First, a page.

The approach got downright interesting. We spotted the runway from two miles outside the final approach fix. About that time, KDPA tower advised us that visibility was at a half mile – minimums for this approach. We let the tower know that we could plainly see the runway. The tower allowed as how the other end of the airfield might be worse than our end of the airfield. In any case, we had both FAA minima (according to the AWOS) and out own minima (according to two installations of the Mark II Eyeball) and Rod brought her in for a good landing.
As it turns out, the other end of the field was socked in pretty well. I recall offering Rod $100 cash if he'd shut off the strobes sooner rather than later. But we made the taxi to Illinois Wing CAP headquarters without incident and buttoned up the aircraft for the night.
The next day was a training exercise for the Illinois Wing. As many of you know, I’m planning to attend Civil Air Patrol Mission Aircrew School at the National Emergency Services Academy next month and get trained to be a mission pilot. In order to do that, I need to first, among other things, become a mission scanner. I had completed all of the requirements other than a couple of technical operational items and flying on two training sorties. I’ve been slightly bunched up about the possibility of not getting the sorties in and missing the chance to go to MAS, So I lined up three opportunities in the hopes of hitting two.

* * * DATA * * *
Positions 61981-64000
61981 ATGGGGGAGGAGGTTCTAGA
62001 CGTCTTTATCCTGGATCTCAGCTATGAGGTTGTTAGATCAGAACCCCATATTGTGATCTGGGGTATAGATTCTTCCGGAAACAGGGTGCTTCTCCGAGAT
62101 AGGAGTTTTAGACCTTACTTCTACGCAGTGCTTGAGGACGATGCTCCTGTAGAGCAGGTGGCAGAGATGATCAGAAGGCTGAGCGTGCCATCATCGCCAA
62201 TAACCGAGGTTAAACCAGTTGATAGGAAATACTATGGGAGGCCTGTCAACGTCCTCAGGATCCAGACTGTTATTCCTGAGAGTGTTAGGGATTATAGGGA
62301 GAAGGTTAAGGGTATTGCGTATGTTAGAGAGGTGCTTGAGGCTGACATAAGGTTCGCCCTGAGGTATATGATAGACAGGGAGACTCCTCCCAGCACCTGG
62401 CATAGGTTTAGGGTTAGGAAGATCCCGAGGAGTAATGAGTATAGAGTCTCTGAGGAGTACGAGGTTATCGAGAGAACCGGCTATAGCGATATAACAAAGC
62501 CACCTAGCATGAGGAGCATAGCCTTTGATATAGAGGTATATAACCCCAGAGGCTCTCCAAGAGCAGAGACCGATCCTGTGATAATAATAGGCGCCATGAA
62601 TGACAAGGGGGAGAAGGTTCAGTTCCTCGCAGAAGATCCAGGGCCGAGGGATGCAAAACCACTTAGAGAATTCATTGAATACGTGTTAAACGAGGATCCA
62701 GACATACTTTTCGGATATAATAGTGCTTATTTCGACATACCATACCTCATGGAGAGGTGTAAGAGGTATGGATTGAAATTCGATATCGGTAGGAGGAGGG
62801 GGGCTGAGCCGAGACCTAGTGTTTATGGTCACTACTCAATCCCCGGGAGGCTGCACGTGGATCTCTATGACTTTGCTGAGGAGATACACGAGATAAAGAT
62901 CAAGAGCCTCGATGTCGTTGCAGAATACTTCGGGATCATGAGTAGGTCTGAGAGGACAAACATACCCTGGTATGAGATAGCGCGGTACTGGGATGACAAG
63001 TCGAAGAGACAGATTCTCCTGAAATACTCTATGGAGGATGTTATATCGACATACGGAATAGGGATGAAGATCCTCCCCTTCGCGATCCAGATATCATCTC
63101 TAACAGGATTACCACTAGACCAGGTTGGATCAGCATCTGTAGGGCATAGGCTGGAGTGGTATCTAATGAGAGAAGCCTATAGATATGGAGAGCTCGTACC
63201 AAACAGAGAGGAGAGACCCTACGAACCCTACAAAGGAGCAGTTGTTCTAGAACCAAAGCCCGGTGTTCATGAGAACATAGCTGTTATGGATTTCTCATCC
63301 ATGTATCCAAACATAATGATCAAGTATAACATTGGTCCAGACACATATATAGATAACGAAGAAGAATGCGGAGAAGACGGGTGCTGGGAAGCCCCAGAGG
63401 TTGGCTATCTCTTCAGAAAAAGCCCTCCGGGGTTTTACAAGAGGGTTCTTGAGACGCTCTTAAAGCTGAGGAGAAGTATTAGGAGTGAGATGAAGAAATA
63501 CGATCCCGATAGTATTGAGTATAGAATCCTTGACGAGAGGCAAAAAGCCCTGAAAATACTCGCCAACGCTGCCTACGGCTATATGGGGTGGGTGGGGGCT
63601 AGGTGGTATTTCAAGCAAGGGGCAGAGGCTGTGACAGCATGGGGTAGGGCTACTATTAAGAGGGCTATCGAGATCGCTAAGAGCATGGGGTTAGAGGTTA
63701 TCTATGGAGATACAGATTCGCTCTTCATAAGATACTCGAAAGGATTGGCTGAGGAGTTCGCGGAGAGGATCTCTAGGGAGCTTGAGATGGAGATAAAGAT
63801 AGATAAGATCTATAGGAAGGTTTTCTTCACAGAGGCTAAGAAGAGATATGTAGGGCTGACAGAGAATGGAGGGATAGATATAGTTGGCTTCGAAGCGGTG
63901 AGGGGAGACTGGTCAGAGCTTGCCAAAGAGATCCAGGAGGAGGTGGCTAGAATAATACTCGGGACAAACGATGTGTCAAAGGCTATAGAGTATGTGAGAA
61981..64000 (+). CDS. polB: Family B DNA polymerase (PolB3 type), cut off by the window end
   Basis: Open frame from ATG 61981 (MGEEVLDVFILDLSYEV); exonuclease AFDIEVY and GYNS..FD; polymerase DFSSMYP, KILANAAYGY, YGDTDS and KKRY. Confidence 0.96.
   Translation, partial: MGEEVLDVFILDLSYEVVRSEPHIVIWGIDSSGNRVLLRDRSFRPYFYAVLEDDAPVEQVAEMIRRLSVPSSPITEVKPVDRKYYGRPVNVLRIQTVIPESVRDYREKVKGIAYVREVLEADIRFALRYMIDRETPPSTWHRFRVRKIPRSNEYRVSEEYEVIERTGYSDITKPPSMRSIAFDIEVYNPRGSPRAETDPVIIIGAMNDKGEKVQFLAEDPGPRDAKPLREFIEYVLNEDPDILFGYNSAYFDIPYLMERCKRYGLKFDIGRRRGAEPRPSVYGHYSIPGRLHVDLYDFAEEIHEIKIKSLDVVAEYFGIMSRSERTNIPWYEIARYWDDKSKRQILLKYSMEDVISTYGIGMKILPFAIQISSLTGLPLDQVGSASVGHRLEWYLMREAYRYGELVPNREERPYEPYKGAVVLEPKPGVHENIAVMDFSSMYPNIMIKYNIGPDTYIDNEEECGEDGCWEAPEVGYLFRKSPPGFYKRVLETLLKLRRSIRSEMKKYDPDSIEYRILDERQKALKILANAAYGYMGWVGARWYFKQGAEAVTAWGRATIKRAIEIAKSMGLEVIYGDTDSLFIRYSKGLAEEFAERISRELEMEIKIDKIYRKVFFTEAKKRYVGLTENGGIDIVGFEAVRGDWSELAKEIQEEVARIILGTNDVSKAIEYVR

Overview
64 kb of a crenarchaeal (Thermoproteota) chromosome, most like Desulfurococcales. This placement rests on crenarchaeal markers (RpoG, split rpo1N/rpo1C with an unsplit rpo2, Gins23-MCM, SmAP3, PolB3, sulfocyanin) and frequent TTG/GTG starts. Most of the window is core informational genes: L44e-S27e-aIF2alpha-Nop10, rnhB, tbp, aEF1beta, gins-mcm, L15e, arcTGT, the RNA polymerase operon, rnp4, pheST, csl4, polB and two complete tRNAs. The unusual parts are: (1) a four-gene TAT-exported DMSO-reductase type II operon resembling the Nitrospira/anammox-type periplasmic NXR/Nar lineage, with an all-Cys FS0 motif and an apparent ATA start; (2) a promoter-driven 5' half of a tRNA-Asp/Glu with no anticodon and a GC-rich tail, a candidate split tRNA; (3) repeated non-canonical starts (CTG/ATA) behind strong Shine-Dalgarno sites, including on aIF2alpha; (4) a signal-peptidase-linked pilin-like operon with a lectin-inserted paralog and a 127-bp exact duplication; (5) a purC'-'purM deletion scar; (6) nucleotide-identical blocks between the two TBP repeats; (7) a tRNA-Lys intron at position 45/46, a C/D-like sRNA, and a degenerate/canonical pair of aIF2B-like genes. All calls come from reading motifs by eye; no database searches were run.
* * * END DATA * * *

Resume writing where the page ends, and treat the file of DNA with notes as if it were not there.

The first was an Illinois Wing exercise on Saturday. Rod had arranged to let me fly on an aircrew in the exercise to known out a sortie there before driving home. The next opportunity was a Michigan Wing SAREX at KFNT the next day and, if one of those opportunities blew out, I had a self-funded unit sortie scheduled for Tuesday.
I got the Saturday sortie after the weather cleared up at KDPA. I sat front seat with Rod and we had the privilege of flying with 1Lt Tommy Whang and 1Lt Sheri Sorenson in the back. Sheri was flying a scanner sortie and the Tonny was shooting photos to maintain a qualification.
We located the target northwest of the Chicago area, did an expanding square pattern with the help of the G1000 and the GFC 700 autopilot before getting the required pictures and heading home.
I beat feet for home and arrived at KFNT early the next morning. After cooling my heels at the mission base for a few hours, Capt Norm Malek and 2Lt Dave wood arrived with the KPTK C-182T. We drew a sector search with a start at a lat-long point and a full mow of the lawn for the rest of the sector if we didn’t find anything. And there was a photo mission to boot on the way back.